David Goggins is a Navy SEAL.

David Goggins is an ultramarathon runner.

David Goggins ran the Badwater 135 miler through Death Valley.

David Goggins is considered the toughest athlete on the planet.

This is where the story gets good…

“Here’s the thing. I don’t like doing this. I don’t like to run, but it’s one of the ways I can find out who I am in life. I can’t find out who David Goggins is by watching Sunday Night Football. I need to set the bar high and then try to meet it. The only way I can do that is to do ridiculous things at the most ridiculous times. When I’m really tired and want to sleep, that’s when I go out there and do it.”
-David Goggins



Recently, I was talking with my good friend, Ted. Ted and I are former baseball teammates and current tennis hitting partners. Ted is also a writer.

Earlier this week, Ted attended a writing workshop in New York City. A key point that he learned was about writer’s block.

His instructor said that when you have writer’s block, find an accountability partner and just write for three minutes. It doesn’t matter what you write, as long as you write…even if it’s the same word over and over.

I know what you are thinking, “How does this relate to me?”

If you don’t feel like writing, just write.

If you don’t feel like working out, just workout.

If you don’t feel like making sales calls, just make the calls.

It’s the start that stops most people.

I know many marathon runners and I often ask them what the most challenging aspect of running is. Their answer is…putting on my shoes.

I don’t care about your feelings, I care about your actions.


Today’s message is especially dedicated to the great Fred Weiland in Westchester, New York.

If you are like many of my blog readers, you are searching for the road to success. Here it is…

Take a look at the figure above. Imagine driving up the road to success and coming to a fork. It is your decision whether you take the road to Nowhere or you take the road to Success. Forget your GPS and choose to bear right and take the road to Success.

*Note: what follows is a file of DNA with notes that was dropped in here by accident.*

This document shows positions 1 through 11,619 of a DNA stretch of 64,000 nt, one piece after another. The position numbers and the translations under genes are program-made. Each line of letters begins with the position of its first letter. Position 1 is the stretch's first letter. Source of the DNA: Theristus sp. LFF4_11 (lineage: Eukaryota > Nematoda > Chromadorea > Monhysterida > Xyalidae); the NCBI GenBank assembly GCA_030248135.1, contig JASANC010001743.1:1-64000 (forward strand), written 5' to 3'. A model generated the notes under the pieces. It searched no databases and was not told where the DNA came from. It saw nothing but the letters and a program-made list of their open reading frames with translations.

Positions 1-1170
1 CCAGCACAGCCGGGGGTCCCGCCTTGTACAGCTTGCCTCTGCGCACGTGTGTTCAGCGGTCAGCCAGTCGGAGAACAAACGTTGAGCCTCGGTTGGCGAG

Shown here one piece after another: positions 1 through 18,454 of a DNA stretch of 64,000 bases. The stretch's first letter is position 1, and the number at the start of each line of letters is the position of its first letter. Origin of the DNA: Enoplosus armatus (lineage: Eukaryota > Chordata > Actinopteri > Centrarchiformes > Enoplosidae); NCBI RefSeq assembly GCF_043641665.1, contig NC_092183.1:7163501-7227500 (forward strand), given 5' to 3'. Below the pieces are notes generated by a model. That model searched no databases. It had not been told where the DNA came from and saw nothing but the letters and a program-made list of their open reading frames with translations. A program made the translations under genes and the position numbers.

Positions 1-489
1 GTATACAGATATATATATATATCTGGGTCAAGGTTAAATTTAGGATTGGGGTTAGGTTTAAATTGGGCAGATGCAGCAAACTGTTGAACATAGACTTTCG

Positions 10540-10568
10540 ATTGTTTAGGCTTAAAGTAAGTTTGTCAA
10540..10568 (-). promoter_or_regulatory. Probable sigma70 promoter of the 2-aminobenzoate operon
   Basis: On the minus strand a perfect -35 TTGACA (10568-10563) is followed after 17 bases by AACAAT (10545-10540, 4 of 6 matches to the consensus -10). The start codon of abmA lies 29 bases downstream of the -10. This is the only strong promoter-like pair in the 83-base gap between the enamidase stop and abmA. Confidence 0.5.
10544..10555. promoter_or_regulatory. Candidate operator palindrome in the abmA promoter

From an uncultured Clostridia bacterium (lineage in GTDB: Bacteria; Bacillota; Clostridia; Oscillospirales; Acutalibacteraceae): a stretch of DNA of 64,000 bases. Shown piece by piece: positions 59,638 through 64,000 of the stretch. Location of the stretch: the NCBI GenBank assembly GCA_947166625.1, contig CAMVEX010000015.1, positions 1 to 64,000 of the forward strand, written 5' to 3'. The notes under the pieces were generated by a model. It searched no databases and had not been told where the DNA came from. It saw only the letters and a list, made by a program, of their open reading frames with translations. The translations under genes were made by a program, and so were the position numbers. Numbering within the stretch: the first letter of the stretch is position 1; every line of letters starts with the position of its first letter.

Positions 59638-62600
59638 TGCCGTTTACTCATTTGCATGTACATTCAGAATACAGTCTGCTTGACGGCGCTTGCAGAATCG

How do you do it?

When you don’t feel like practicing…do it anyway.

When you don’t feel like studying…do it anyway.

When you don’t feel like eating a healthy meal…do it anyway.

Winners do what losers don’t feel like doing.

The power is in your hands.

Ed Tseng
Director of Mental Conditioning
Monroe Sports Center


Muhammad Ali once said, “To be a great champion, you have to believe you are the best. If you’re not, pretend you are.”

Most people wait until they “feel” something to act that way.

The most successful people in the world know that it actually works in the opposite way.

If you want to be confident, PRETEND that you are confident.

If you want to be energetic, PRETEND that you are energetic.

If you want to be motivated, PRETEND that you are motivated.

Not convinced? Then just remember these eight words…


Thanks for reading.

Here is my recent interview with award-winning tennis writer, Ann LoPrinzi:

Ed Tseng
Director of Mental Conditioning
Monroe Sports Center


Today’s message is especially dedicated to the great Jay Colella in Kensington, Maryland.

The purpose of this blog is not to give you something to eat.

The purpose of this blog is to make you hungry.

Hungry to get to the next level.

Hungry to go all-out.

Hungry to do your best when it means the most.

Recently, I received a nice message from Jay Colella in Kensington, Maryland, wanting to purchase my book. I could tell that he was hungry for knowledge. Even though we didn’t speak in person, I could feel his enthusiasm through his words. Having that desire is such a big part of success…in sports and life.

To reach peak performance, you need to be hungry to be the best you can be. And if you think that is difficult, imagine how difficult it would be to compete against someone who is hungry and you are not.

When I was speaking to some top college and NBA coaches at the University of Florida recently, I told them that I did not want them to be well-rounded, I wanted them to be sharp-edged, i.e., be really, really good at one thing versus average at many things.